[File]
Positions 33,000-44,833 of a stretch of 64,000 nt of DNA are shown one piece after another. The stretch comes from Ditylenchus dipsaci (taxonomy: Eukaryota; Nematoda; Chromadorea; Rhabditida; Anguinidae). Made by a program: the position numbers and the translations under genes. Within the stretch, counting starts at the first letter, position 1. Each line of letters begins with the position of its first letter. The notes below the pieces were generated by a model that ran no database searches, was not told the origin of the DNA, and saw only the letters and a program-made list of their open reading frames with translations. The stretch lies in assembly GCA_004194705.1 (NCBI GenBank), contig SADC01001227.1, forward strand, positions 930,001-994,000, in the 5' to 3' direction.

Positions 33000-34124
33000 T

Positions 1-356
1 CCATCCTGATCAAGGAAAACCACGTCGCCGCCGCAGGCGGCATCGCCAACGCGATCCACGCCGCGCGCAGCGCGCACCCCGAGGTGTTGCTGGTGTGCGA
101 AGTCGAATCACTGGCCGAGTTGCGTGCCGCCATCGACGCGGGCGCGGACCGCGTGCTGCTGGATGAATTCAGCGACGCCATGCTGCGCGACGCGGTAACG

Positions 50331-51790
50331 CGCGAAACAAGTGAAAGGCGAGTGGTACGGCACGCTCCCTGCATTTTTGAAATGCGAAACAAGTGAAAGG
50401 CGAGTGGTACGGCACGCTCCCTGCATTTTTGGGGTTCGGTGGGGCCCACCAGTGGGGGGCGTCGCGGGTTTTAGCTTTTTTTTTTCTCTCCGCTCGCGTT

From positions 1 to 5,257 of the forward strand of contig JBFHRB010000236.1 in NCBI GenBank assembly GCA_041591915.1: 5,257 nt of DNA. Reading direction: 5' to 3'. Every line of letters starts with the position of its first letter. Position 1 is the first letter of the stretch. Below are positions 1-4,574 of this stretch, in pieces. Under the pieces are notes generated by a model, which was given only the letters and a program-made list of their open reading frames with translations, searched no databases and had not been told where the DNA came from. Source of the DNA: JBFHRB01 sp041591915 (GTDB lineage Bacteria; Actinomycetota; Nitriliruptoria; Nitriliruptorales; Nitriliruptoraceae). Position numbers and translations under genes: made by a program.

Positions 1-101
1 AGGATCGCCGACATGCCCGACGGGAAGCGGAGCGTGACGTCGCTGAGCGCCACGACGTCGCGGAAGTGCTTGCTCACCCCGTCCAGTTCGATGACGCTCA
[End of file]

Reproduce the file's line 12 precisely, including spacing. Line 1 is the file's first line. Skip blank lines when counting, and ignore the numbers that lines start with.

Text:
1 AGGATCGCCGACATGCCCGACGGGAAGCGGAGCGTGACGTCGCTGAGCGCCACGACGTCGCGGAAGTGCTTGCTCACCCCGTCCAGTTCGATGACGCTCA